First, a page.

Freestyle was later in the afternoon. The wait was long, but by the time I went on to warm up, I felt a new wave of energy. Under this new system that I was confident that everything I did in my program would count in its own right. It felt good knowing that, as I could shake off minor mistakes and focus on the rest of the elements.

I started with the Axel-loop-toe loop combination, and to my disgust, two-footed the Axel. I knew my double loop was not fully rotated, something I still need to work on. I remember almost falling on the double toe, and thinking, immediately after that, that it was ok, I just have to nail the rest of the program. Indeed, after that I landed my double Sal cleanly - something I hadn't done in program since the previous Mountain Cup!

I didn't know how I would place. I just felt awful that I had two-footed my Axel and messed up the double toe and double loop. There was one more to skate, and as I watched her, I didn't want to think too much about how I did. The ladies from Czech Republic had thrown me a can of beer, which I shared with Piret while waiting in the "kiss and cry".

It seemed like forever before they announced the scores. I waited nervously as the started from 4th... then 3rd... then 2nd... ohmigod! I felt like I was in a trance. It was so unreal. Yes, I won!

Hiking in Villard - La Buffe

On Thursday, I changed all my practise ice times to the morning, as a group of us wanted to go hiking - despite the warning of a "chance of rain". Our plan was to start from near Tunnel du Mortier, and hike up to La Buffe. As we drove up towards the ski slopes of La Sure, it started to pour!

We must have been extremely fortunate, as when we arrived at Le Tunnel du Mortier, the rain stopped, and the sun came out. Here's a picture of the tunnel, taken by Allen. And no, you can't tell that it just rained!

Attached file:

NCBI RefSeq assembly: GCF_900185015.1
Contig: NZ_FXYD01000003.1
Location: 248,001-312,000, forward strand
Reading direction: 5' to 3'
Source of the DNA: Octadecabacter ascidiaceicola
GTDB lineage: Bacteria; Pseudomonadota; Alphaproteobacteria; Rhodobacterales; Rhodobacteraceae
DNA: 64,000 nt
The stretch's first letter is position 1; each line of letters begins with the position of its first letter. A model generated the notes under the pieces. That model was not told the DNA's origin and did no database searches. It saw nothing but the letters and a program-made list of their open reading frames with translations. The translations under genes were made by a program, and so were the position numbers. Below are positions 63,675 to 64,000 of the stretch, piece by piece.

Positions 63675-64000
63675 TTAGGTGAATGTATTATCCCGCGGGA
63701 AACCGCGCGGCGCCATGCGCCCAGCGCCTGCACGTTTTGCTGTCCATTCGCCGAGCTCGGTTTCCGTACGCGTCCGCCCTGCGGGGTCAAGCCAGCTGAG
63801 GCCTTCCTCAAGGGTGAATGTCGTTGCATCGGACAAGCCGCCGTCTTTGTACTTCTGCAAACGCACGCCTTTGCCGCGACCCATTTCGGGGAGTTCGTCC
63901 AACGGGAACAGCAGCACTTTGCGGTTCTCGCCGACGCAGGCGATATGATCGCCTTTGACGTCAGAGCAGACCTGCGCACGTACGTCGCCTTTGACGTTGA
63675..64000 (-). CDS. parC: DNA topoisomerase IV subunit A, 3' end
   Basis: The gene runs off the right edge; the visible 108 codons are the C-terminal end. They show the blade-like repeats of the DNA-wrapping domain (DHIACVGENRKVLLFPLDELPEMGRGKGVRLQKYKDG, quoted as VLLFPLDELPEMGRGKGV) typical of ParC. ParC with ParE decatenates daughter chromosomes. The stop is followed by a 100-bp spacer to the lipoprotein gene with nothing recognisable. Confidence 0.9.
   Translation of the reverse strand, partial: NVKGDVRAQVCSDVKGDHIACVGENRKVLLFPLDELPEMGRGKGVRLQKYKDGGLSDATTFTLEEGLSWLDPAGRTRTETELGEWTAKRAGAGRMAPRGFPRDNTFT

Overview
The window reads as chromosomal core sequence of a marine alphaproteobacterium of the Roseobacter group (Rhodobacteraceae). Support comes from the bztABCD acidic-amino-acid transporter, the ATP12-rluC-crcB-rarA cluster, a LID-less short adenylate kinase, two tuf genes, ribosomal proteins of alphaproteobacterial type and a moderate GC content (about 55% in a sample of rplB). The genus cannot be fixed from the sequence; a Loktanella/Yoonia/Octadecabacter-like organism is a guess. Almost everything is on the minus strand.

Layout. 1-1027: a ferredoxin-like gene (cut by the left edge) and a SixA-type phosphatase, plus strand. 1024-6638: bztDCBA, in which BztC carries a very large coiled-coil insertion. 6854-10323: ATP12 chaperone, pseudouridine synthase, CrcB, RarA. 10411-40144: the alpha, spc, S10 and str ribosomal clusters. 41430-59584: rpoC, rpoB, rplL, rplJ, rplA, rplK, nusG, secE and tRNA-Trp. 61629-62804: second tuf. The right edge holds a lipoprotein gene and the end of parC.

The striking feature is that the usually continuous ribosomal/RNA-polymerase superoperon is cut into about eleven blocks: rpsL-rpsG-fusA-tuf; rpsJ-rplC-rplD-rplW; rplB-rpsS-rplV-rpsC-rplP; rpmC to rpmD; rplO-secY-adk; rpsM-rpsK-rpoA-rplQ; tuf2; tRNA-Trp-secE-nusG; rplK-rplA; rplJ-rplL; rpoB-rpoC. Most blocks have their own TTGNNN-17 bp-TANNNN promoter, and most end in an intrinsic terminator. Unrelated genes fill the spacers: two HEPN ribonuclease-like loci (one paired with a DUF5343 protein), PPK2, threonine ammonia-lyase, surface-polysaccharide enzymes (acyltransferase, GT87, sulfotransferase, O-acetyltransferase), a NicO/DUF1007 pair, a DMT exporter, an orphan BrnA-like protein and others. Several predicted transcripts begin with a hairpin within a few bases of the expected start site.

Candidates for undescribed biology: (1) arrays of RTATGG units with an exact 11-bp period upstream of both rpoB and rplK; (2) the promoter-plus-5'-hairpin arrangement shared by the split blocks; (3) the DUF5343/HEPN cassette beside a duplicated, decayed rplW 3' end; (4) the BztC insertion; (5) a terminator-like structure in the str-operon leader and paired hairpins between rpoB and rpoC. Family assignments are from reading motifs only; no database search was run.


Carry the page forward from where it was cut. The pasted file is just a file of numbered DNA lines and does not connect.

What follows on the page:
The hike up to La Buffe was tough! We took a steep (very direct!) path up the mountains, before hiking along the edge of the cliff. The entire way up, I began to realise how much all those Axels and double Sals I did in practise ice have tired out my muscles!

Surprisingly enough, the weather held up... until we got to the top. Dark mist came rolling in, and we were engulfed in what probably was a rain cloud! Luckily for us, the cloud stayed just 15 minutes. When cleared up again, we went down the mountain by another route - a gentler, curvier way.

Wednesday, June 14, 2006

The process of getting a new program

It is time to change my freestyle program again. *sigh* I really like this program, and the entire process of getting myself a new program is always rather draining.

First would be the search for music. I would take eons to find music - I want to something I like, something I can skate to... and I am very picky!

Then would be choreography. For the last 4 years, I choreographed all my programs myself. Thus, when I told DX I wanted to change my program, I was infinitely surprised that he offered to choreograph it for me. However, I realise I do like to choreograph my programs, but just wish that I wouldn't agonize so much over it.

Somehow I do not have a problem doing my students' programs. I don't know why! Now that I think of it, maybe that's why skaters have their coaches/choreographers work out their programs instead.

After that, when the actual skating starts, I would continue to tweak the program and worry about how to fit it in a larger rink! The entire process takes months - and even longer to skate the program well.

In any case, I'm only on the "music hunt" stage now.

My stay at Villard-de-Lans (2006)

I arrived at Villard-de-Lans on Wednesday. It was a beautiful day - the sun was out, and the rink was to warm! It was a pity I didn't have much time to enjoy it, as I went immediately to the rink for practise ice!

What? What about jet lag? Haha, that's ok, there was something else to tire me out - the altitude! It was quite an exhausting session, but I somehow managed to get through my program - mostly. Someone was in my way so I had the perfect excuse to abort my final jump!

The clouds rolled in the next day. Here's a picture of the reflection of the view out of the balcony door of our apartment (it really isn't meant to be all that confusing):

Nevertheless, we decided to go hiking in the afternoon. See blog entry Hiking in Villard - La Buffe.

Friday, Saturday and Sunday were competition days. Both my events were on Saturday, so I spent Friday cheering on my friends at the rink, while at the same time getting terribly nervous. More about the competition in blog entry Mountain Cup 2006.

I was supposed to leave for Tallin on Monday morning. The flight from Lyon was at an ungodly hour of 6:30am, which meant that I had leave for Lyon on Sunday and stay the night there. However, I found that there was interest in hiking on Sunday afternoon, and Century was organising a party on Sunday evening... I decided to change my flight to Tuesday!